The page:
A UK GOVERNMENT minister has agreed to meet constituents in a rural Wrexham ward to discuss their anti-crime scheme.
Conservative MP Damian Green, Minister for Policing, Criminal Justice and Victims, said there was a great deal of scope for the rural crime mapping scheme started in Esclusham and Ponciau to be rolled out nationwide.
Responding after Clwyd South MP Susan Elan Jones brought the matter to the House of Commons on Wednesday, Mr Green said technologies such as the mapping scheme would play a significant role in future policing and said he would be happy to meet constituents who have contributed to the scheme.
The pilot project, started by Neighbourhood Watch members in the Esclusham area last year, uses the knowledge of villagers built up over the years to create a digital map, which PCSOs carry with them in a digital tablet.
The maps advise the officers on who owns land and where people live in a bid to bring crime levels down in the villages.
Labour MP Ms Jones told the Leader last week she was delighted to have been given the opportunity to bring the initiative to Parliament and told the minister the scheme was vital.
She said: “The scheme has resulted in a major resource to assist rural policing teams.
“The data device at the heart of the project has provided police officers with information on demand – things such as a contact name and telephone number when they are dealing with an incident.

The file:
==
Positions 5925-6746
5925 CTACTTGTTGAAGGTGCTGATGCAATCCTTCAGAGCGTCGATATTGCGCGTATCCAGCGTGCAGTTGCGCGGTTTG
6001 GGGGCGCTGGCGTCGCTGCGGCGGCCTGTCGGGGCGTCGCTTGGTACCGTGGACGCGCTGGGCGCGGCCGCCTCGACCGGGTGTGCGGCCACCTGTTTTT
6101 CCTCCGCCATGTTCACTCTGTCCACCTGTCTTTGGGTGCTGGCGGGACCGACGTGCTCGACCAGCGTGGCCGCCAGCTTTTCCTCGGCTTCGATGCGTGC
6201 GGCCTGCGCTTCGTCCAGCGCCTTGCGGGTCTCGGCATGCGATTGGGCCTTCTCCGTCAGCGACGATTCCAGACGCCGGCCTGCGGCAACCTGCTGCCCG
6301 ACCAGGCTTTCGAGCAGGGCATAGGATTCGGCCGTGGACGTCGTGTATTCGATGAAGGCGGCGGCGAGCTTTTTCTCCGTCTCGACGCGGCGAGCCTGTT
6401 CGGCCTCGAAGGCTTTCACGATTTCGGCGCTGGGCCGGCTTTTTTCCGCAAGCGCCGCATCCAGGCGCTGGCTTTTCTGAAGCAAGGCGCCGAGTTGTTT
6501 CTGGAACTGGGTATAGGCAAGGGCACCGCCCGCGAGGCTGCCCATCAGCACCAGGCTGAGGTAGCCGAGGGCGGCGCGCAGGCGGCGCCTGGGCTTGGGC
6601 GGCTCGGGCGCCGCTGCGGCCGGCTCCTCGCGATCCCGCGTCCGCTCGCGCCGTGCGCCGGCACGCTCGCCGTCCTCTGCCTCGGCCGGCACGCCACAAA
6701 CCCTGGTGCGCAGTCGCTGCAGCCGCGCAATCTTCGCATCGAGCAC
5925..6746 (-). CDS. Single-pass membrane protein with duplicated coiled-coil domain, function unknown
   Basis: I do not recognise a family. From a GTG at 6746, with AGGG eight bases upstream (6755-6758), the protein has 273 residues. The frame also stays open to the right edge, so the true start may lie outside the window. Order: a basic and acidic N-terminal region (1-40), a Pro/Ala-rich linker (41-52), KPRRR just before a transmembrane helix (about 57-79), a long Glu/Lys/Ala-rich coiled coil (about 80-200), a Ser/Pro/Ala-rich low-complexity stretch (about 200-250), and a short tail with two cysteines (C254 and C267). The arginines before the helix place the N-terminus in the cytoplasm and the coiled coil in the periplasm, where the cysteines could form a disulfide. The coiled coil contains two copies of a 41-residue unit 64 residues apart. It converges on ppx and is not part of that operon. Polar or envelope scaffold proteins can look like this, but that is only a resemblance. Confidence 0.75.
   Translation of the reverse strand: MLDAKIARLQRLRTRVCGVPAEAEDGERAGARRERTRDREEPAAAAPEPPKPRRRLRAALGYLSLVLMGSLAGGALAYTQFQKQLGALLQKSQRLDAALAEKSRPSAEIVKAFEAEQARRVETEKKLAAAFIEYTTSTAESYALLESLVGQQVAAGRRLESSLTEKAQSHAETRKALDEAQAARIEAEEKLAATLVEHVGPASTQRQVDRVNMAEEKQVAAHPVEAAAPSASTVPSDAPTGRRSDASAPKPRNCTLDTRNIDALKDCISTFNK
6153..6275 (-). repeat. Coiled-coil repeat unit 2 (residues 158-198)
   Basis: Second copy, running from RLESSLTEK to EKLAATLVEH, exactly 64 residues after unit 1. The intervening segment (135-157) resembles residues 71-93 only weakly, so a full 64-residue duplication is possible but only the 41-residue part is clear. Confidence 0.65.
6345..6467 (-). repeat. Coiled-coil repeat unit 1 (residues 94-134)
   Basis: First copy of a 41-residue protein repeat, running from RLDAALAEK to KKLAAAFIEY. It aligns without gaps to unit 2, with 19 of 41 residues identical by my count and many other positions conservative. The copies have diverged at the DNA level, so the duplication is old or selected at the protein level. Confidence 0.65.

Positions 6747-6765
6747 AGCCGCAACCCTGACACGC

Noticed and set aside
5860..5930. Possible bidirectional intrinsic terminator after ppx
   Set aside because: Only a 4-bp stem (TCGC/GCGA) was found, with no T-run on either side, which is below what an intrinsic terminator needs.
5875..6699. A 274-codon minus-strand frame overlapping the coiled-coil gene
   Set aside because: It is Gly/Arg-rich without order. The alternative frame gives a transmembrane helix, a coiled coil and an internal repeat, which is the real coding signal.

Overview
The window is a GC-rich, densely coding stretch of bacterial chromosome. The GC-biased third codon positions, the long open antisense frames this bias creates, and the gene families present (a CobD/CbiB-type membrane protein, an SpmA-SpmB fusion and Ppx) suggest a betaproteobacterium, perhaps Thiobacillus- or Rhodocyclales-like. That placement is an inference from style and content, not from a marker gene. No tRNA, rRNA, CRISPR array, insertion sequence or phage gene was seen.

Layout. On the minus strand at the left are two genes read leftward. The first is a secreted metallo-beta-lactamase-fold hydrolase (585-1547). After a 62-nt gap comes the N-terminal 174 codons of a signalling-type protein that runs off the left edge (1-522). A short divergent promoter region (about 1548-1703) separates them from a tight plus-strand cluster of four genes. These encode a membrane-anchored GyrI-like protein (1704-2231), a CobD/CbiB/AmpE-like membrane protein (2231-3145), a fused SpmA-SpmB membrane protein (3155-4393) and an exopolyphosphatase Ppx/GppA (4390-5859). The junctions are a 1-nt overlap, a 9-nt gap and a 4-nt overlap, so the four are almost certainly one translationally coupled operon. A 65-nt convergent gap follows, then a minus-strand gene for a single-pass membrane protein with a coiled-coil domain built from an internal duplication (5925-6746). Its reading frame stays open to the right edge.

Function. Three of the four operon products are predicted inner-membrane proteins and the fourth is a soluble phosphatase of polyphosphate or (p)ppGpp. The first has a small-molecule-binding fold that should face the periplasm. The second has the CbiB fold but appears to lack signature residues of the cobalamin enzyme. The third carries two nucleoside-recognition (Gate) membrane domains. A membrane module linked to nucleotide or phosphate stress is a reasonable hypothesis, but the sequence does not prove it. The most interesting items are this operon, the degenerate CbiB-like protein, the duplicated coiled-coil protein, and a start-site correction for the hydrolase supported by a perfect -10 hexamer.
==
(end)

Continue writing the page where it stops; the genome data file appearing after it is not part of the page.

“This has proved extremely effective when officers need to ascertain land ownership in order to get in touch with the owners.”
She said the maps also help when animals are loose and said that when reassurance and intelligence is required the scheme comes into its own.
Mr Green said: “I congratulate not only Ms Jones on introducing the House to what she rightly describes as a good news story, but the residents in Esclusham and Ponciau who developed the mapping scheme.
“What wider applicability there can be for this type of local initiative? The answer is – a great deal. One of the biggest opportunities for the police to improve the service they give the public is through embracing new technology.
“It allows the police to address not only the challenges posed by rural crime, but new emerging threats.”